From the park, we went into Paris and promenaded up the Champs-Élysées. Mandatory musical interlude:

Now, reader, I must tell you something. The Champs-Élysées is an emblem of Paris as much as the Eiffel Tower or Notre Dame or baguettes or berets or striped shirts, but it is an infested hellhole. It’s about as authentically French as the French pavilion in EPCOT. It’s a tourist trap full of every shop you’ve ever already been to. There’s nothing unique on the Champs-Élysées. There’s nothing nice there. It’s overpriced and stuffed to bursting with tourists. Still, though, on quiet nights or in the autumn or a warm winter’s afternoon, it’s rather nice to stroll down this famous street.

I was gobsmacked and heartbroken when I finally saw the shuttered doors of the Virgin Megastore:

IMG_1769I never thought this day would come. The Virgin Megastore was one of my very favorite places in Paris. You can look at books all day, find obscure DVDs, discover new music, buy nearly anything you want. It was always one of the first places that I’d go when I arrived in Paris and I’d often go there a number of times a week. Now it’s gone. I’m really sad about this, it’s like saying goodbye to an old friend.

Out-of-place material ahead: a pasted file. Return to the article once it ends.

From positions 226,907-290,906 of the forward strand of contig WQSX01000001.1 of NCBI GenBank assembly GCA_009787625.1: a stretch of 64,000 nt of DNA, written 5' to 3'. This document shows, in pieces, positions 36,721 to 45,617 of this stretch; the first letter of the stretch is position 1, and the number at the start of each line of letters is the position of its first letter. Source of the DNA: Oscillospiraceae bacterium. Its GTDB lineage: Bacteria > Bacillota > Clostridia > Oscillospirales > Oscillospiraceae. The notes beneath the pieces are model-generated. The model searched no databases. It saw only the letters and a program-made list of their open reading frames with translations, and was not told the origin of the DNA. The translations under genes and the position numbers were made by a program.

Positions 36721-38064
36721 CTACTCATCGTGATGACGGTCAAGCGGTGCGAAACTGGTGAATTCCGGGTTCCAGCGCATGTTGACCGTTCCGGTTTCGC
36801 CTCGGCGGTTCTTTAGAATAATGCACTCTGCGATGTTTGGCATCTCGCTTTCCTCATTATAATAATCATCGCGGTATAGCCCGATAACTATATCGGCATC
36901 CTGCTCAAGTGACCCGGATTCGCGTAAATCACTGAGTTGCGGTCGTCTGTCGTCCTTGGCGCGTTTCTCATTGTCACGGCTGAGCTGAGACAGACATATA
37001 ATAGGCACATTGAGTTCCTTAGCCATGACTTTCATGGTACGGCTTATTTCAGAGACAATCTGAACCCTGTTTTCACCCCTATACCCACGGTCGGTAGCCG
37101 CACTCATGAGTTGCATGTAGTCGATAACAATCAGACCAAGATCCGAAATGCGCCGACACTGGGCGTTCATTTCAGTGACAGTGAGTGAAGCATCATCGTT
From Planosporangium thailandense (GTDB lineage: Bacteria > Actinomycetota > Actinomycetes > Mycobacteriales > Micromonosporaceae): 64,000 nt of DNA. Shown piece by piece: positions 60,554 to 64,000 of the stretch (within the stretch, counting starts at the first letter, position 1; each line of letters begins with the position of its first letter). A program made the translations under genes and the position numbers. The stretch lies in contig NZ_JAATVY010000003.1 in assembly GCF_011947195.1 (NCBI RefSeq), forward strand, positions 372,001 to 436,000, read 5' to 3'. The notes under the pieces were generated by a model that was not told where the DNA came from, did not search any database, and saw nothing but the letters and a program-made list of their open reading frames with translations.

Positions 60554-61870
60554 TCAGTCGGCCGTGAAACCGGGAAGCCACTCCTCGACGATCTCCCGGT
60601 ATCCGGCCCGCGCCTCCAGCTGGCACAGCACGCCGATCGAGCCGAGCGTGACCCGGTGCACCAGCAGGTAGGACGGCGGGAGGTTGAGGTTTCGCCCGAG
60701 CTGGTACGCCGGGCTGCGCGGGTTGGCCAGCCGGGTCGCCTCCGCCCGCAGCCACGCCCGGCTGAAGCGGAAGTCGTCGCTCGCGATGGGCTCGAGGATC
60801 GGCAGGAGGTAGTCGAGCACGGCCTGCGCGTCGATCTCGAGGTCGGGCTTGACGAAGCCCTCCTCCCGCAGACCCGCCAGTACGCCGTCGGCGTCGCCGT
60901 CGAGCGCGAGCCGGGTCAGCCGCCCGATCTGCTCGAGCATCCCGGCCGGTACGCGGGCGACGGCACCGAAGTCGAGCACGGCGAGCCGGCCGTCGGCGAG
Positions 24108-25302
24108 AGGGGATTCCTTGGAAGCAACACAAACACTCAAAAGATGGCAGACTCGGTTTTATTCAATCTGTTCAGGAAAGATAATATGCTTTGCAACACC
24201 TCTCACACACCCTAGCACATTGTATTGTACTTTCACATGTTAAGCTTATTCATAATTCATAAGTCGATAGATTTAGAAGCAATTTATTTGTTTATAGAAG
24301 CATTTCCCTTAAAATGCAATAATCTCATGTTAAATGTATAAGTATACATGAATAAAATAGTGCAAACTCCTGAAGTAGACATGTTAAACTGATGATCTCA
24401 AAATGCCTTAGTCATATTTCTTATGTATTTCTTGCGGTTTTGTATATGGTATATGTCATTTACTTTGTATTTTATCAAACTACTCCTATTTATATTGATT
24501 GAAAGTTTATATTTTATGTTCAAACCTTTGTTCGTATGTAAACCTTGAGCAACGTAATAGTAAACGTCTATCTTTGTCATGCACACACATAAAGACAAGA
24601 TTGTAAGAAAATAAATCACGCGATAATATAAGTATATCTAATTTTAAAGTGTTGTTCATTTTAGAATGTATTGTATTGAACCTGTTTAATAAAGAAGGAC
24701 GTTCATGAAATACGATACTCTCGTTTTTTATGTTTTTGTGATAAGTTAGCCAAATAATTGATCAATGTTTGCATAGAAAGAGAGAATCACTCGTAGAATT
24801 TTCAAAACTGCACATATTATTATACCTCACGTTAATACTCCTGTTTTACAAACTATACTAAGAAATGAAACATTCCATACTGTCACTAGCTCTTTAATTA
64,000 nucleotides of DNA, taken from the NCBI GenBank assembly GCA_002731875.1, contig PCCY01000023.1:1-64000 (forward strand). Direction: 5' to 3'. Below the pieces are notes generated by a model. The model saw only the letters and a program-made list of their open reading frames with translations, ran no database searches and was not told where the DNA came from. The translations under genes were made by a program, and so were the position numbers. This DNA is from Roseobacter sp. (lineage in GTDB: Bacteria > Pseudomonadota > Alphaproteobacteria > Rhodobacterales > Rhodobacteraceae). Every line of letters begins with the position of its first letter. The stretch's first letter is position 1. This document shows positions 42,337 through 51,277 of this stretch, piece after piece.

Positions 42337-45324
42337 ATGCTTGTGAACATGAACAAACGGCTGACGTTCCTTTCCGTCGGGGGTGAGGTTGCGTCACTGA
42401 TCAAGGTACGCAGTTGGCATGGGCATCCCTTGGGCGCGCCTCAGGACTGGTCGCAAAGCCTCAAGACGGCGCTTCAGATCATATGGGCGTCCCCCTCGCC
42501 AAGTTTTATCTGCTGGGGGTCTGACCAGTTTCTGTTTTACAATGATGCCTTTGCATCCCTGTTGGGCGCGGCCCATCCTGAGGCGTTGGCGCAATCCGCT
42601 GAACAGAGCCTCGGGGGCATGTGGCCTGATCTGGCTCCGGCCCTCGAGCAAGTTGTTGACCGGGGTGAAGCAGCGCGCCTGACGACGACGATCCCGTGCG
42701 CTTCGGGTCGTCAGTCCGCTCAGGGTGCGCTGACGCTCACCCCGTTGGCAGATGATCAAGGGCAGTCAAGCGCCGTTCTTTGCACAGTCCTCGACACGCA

We stopped by the McDonalds, which basically sums up everything I was trying to tell you about. In America, I wouldn’t be caught dead in a McDonalds, but in France, I don’t mind at all. I don’t eat their hamburgers and things, instead I eat their remarkably tasty pastries. I didn’t on this occasion, but we’ll get to that later.

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We walked down the Champs-Élysées to the Jardin des Tuileries, the gorgeous gardens in front of the Louvre. They are already setting up the the 14th, France’s independence day. It appears to be quite a spectacle, there are seats everywhere! I think that’s rather civilized. Back home we always have to stand up for a parade. I loathe parades, actually, but I look forward to seeing this one. Just to say I’ve done it, you know?

The tourists at this time are rather like an infestation — I’m not a tourist, of course. They swarm like a plague of locusts through all the streets and major attractions, taking poorly framed photographs of nothing with cameras larger than their heads. This infuriates me. I admit that I’m somewhat known for my travel photography, but my methods of photography aren’t entirely elegant. I just see something pretty and take a quick picture. People with their DSLR cameras with all their knobs and nonsense are just so silly. I’ve moved to taking pictures with my phone. The camera is phenomenal on my iPhone, actually.